• Venture capital: this is a positively skewed strategy, in its most basic form.  The VC fund manager selects (say) 10 companies at an early stage of development.  Financials don’t really mean much at this stage – they could do anything.  The hope is that, out of 10, there will be 1 big winner and maybe a few small winners.  The others are expected to be written off.  So, one gain outweighs the many.
  • Volatility selling: this is a classic negatively skewed strategy.  VERY negatively skewed, epitomising ‘picking up pennies in front of a steam roller’.  After premium selling funds lost about 50-70% in 2008 (or went completely bust), several actually hit high water marks in the past couple years.  So it’s a sustainable, if nerve-wracking, strategy.  By the way, insurance products and market making are roughly the same as option premium writing, in terms of performance characteristics.
  • Momentum trading: a classic positively skewed strategy.  Frequently momentum is classed as ‘long volatility’, which it is…kinda.  More long gamma…but anyway.  This is a ‘pain trade’, in that most of the time you’re losing money as markets oscillate back and forth and you’re trading with the trend.  Only occasionally do the big trends come; you can’t really forecast them, and you MUST be in the market when they come.  Otherwise this is a losing strategy.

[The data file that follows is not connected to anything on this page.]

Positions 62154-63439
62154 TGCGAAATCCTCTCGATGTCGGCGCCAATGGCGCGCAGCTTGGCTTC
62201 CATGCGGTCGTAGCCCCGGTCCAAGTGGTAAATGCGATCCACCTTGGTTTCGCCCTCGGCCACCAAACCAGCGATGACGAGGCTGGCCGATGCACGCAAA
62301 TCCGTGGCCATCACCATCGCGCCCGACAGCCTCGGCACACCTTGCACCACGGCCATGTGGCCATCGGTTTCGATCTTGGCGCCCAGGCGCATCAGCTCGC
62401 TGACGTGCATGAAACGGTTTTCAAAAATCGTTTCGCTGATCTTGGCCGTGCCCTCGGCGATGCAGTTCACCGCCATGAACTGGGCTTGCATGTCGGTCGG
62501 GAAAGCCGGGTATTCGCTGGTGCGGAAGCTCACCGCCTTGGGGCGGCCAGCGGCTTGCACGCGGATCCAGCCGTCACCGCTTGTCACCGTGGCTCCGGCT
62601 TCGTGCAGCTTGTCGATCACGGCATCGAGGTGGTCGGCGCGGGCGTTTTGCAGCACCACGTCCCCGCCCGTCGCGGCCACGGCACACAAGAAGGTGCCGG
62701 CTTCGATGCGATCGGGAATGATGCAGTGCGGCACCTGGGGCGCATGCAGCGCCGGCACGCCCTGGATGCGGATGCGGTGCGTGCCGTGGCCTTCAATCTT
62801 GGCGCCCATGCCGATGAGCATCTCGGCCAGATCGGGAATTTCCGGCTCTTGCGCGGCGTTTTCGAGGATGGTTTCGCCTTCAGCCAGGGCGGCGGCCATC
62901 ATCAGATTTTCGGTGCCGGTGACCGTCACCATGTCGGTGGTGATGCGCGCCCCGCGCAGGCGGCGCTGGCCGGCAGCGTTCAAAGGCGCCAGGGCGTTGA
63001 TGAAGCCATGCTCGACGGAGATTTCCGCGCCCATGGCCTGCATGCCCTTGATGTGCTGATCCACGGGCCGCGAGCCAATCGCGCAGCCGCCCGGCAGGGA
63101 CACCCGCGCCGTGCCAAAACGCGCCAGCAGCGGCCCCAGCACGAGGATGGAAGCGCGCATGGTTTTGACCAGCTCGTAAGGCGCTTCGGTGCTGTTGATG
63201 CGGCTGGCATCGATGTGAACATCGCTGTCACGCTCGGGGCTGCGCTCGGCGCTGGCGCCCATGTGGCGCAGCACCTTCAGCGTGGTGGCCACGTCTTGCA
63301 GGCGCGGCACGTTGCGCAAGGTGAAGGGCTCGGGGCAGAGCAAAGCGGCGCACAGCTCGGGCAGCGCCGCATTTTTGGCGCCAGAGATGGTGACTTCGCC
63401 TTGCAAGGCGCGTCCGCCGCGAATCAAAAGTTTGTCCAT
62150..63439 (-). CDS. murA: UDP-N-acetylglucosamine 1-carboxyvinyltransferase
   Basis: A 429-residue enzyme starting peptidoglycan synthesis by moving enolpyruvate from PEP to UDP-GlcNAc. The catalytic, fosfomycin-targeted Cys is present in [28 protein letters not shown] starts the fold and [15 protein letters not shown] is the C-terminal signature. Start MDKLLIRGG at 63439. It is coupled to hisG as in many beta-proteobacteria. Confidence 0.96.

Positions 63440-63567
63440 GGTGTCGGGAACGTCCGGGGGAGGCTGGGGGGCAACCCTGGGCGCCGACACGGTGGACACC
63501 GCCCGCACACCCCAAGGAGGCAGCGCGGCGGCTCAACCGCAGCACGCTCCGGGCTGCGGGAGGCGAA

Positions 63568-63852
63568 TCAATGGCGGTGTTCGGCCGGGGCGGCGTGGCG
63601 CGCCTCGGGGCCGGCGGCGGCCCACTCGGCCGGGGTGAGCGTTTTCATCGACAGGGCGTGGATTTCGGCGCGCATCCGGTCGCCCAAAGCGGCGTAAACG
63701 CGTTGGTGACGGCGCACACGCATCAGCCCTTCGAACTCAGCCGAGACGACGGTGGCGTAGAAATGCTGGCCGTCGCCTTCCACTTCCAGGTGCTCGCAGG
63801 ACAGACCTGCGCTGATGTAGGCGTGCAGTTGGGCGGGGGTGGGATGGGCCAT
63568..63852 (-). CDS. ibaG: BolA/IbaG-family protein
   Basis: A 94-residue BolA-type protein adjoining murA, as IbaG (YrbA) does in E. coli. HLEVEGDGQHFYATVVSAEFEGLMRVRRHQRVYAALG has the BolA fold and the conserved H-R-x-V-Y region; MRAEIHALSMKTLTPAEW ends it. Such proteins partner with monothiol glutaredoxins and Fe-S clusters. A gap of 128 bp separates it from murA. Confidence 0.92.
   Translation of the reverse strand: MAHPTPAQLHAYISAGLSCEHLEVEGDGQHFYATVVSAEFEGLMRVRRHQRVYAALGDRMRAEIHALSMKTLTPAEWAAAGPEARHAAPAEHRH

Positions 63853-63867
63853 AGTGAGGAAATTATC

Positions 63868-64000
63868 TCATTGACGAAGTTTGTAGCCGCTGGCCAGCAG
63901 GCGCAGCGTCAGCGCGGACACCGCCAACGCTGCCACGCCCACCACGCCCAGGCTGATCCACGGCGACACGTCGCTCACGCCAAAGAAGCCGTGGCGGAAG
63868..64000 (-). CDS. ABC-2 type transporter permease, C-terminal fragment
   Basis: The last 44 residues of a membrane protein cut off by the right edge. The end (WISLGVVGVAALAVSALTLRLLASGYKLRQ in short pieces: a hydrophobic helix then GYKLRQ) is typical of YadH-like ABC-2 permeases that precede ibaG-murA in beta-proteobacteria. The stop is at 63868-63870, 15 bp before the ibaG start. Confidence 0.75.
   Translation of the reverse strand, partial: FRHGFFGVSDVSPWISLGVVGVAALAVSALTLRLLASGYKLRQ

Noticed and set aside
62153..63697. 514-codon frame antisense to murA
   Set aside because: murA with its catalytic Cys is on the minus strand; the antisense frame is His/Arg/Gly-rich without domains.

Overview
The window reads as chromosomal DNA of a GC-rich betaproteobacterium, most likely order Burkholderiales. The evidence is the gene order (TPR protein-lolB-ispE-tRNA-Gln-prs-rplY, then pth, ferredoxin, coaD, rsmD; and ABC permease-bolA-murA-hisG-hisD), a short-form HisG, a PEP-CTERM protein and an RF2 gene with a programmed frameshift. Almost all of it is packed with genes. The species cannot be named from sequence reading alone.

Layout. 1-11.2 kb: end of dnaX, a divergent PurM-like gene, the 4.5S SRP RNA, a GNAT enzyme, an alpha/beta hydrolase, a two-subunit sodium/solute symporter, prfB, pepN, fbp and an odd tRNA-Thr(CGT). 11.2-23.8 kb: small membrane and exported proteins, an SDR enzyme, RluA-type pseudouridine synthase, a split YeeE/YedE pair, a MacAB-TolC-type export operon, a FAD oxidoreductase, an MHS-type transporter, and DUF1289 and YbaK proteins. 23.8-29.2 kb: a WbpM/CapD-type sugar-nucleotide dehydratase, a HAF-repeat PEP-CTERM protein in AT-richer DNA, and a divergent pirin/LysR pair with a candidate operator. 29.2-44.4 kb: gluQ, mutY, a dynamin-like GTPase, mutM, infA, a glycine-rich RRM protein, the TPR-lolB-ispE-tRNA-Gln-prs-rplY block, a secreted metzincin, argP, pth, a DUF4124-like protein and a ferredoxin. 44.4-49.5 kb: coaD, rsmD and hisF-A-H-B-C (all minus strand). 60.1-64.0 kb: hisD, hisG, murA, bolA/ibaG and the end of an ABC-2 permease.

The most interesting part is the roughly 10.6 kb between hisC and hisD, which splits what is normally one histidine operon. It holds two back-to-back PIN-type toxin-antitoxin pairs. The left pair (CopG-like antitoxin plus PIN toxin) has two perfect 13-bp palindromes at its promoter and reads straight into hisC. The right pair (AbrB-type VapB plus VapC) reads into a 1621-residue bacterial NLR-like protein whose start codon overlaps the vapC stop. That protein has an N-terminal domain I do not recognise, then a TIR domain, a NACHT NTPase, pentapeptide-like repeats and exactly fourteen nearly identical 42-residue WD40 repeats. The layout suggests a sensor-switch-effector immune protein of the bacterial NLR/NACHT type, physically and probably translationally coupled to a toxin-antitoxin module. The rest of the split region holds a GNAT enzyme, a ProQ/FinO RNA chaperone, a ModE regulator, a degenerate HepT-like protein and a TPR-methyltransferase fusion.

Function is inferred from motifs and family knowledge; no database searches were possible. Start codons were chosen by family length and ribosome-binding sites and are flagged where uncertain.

I leave you with the following track records, harvested from Altegris’s managed futures website.  Interesting place to learn about volatility and momentum offerings.

Classic volatility selling strategy characteristics: nice, steady gains punctuated by large losses.  Source:

Classic volatility selling strategy characteristics: nice, steady gains punctuated by large losses. Source:

Screen Shot 2014-10-23 at 15.47.29

Classic example of a higher-geared momentum fund. Notice how the fund spends most of its time below high water mark; this is broken up with infrequent, large gains. Source:

Extra credit: those seeking more technical info on return skewness, and particularly how the time-variance of skewness is a function of strategy design, should look at this wonkish paper.